can be a mask, a costume, or just a smile. The exhibition will
include 50 masks and 10 costumes from SAM’s African art
collection and about 100 objects on loan. Masks from SAM’s
African art collection will stimulate visitors’ imaginations as they
consider disguise as animal avatars, authority figures, altered
portraits, and minimalist expressions. Disguise will take an indepth look at 10 contemporary artists whose work has a
distinctive way of addressing the subject. All will offer a variety of ways of embodying disguise—in drawings,
photographs, videos, masks, sculptures, performances and installations. Many combine media in innovative
ways, enabling disguise to evolve with a mixture of
documentary and personally created imagery. Select artists will participate in site-specific installations and
performances. The exhibition is being organized by the Seattle Art Museum, and is being curated by
Pamela McClusky, Curator of African and Oceanic Art, and Erika Dalya Massaquoi, Consultant Curator.
Intimate Impressionism from the National Gallery of Art
Seattle Art Museum
October 1, 2015 – January 3, 2016
The Seattle Art Museum is proud to present Intimate Impressionism from
the National Gallery of Art in Washington, D.C. The collection is
comprised of extraordinary paintings considered to be the jewels of one
of the finest collections of French Impressionism in the world. The
exhibition will feature 71 intimately scaled paintings by Impressionist and
Post-Impressionist masters, including Édouard Manet, Auguste Renoir,
Claude Monet, Eugène Boudin, Paul Cézanne, Edgar Degas, Camille
Pissarro, Pierre Bonnard, Édouard Vuillard, Paul Gauguin, and Vincent
van Gogh, among others. These works, which are prominently presented in the East Wing of the National
Gallery, have long been treasured by the museum’s visitors and prized by art historians. This will be the first
time the beloved collection has gone on tour and only because the East Wing will be closed for renovation.
The majority of works come from the celebrated Ailsa Mellon Bruce Collection, given to the National Gallery
of Art in 1970. This core group is bolstered by works from the Mr. and Mrs. Paul Mellon Collection and gifts
of several other important collectors. Organized by the National Gallery of Art and curated locally by Seattle
Art Museum Curator Chiyo Ishikawa, Susan Brotman Deputy Director for Art and Curator of European
Painting and Sculpture.
S.F.B. Morse, Gallery of the Louvre
Seattle Art Museum
October 1, 2015 – January 10, 2016
Samuel F. B. Morse (1791-1872) is better known today for his invention of
the electromagnetic telegraph—and for “Morse” code—but he began his
career as a painter and rose to the Presidency of the august National
Academy of Design in New York. The monumental Gallery of the Louvre is
his masterwork. Now in the collection of the Terra Foundation for American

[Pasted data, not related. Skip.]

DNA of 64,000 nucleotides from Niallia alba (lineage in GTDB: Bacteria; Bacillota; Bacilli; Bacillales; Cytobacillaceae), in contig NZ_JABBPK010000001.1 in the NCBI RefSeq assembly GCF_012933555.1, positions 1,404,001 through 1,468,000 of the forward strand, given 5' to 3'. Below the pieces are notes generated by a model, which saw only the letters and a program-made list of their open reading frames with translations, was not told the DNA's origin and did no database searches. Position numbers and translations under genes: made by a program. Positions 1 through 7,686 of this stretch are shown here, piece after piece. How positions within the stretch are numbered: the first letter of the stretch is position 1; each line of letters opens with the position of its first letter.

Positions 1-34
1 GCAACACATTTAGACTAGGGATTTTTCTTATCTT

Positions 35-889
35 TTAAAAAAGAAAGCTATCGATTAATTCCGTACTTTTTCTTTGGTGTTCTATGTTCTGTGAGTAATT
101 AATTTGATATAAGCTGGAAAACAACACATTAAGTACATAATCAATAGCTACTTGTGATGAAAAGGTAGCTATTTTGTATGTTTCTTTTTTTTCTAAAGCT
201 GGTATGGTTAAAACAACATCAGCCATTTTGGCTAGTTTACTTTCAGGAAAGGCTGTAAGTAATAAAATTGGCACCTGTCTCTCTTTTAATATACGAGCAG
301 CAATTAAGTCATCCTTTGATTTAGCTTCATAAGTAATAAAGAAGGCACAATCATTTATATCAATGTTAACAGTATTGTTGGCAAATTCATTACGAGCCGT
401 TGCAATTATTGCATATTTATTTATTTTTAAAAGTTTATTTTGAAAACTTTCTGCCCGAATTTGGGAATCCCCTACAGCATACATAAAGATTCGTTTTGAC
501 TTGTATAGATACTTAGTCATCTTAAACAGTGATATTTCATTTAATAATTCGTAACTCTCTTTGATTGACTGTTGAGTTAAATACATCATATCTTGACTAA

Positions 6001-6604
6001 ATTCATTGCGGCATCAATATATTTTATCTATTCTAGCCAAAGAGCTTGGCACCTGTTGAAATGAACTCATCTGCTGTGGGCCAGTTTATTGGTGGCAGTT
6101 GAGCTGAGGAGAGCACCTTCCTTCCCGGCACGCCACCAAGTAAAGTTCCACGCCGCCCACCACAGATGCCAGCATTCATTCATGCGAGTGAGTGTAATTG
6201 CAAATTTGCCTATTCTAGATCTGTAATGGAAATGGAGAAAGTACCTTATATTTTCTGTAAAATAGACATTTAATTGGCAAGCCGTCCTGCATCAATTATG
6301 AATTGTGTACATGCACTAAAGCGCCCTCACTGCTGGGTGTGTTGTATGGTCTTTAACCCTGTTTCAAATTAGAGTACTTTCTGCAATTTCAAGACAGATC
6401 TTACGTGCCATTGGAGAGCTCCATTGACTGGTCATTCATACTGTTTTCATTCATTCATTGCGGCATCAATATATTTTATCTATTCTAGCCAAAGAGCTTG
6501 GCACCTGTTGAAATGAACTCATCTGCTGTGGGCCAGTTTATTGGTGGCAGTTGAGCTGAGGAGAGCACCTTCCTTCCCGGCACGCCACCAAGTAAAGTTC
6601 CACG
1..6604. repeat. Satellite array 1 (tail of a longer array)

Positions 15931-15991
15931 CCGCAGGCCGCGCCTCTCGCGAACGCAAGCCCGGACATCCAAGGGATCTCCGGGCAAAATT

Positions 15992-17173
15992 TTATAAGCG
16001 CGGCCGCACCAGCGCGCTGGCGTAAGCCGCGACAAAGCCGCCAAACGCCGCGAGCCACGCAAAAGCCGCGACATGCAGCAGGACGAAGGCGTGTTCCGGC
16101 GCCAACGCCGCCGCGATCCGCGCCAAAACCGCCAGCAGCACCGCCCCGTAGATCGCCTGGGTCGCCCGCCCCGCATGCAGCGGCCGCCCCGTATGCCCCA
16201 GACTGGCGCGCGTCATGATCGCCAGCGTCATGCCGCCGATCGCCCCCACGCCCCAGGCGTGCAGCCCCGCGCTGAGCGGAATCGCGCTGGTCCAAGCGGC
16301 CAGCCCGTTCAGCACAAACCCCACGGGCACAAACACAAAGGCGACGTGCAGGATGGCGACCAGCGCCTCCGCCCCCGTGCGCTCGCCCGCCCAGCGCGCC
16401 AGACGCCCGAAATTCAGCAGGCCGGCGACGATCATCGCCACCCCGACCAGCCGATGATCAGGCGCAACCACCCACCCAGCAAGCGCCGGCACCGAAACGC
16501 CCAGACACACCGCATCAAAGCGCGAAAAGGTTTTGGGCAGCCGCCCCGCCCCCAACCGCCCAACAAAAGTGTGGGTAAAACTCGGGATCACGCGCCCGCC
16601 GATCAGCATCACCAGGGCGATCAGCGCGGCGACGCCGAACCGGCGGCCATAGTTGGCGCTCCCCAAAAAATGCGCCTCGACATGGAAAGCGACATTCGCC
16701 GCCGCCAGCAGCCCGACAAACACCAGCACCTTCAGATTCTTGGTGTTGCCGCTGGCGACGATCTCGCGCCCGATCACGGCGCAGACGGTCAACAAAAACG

Art in Chicago, the canvas is making a national tour to major museums. Its showing at the Seattle Art
Museum, from [add dates here], affords visitors the direct experience of this famous painting, which many
know only from their American history books. At the Seattle Art Museum, the painting will be shown by itself
in an expansive gallery as the kind of grand picture public display that Morse himself would have created in
A Fuller View of China, Japan, and Korea
Asian Art Museum
Through April 13, 2014
Marking the 80th anniversary of SAM s founding by Dr. Richard Fuller, the
museum hasorganized an exhibition of Chinese, Japanese and Korean
masterpiecesas a celebration and chronicle of the growth of the collections over
the past eight decades. A Fuller View of China, Japan, and Korea is curated by
Xiaojin Wu, Associate Curator for Japanese and Korean Art at the Asian Art
Hometown Boy: Liu Xiaodong
Asian Art Museum
Through June 29, 2014
One of China's most renowned contemporary artists, Liu Xiaodong grew up in a
small industrial town in China before moving to Beijing at age 17 to study art.
Three decades passed before he decided to head home to paint this celebrated
series Hometown Boy. His canvases feature rich colors, strong brushstrokes and
a journalistic sensibility. While many of his portraits show ordinary people
engaging in ordinary activities, such as eating or playing games, the paintings are
particularly revealing about the subject's soc ial class, void of any pictorial rhetoric that dramatizes paintings
made during the Cultural Revolution (1966-1976). Xiaodong lives in Beijing, where he is a professor at
Central Academy of Fine Arts. Curated by Josh Yiu, SAM’s Former Foster Foundation Associate Curator of
Chinese Art at the Asian Art Museum. Curated by Josh Yiu, SAM’s Former Foster Foundation Associate
Curator of Chinese Art at the Asian Art Museum.
Inked: Wan Qingli
Asian Art Museum
Through June 29, 2014
Wan Qingli was born in Beijing in 1945. Having studied with some of the
most celebrated and innovative Chinese ink painters of the past century, his
art is grounded in his own experiences. The exhibition features biting pictorial
commentaries on contemporary life and society. Since 1989, Qingli has been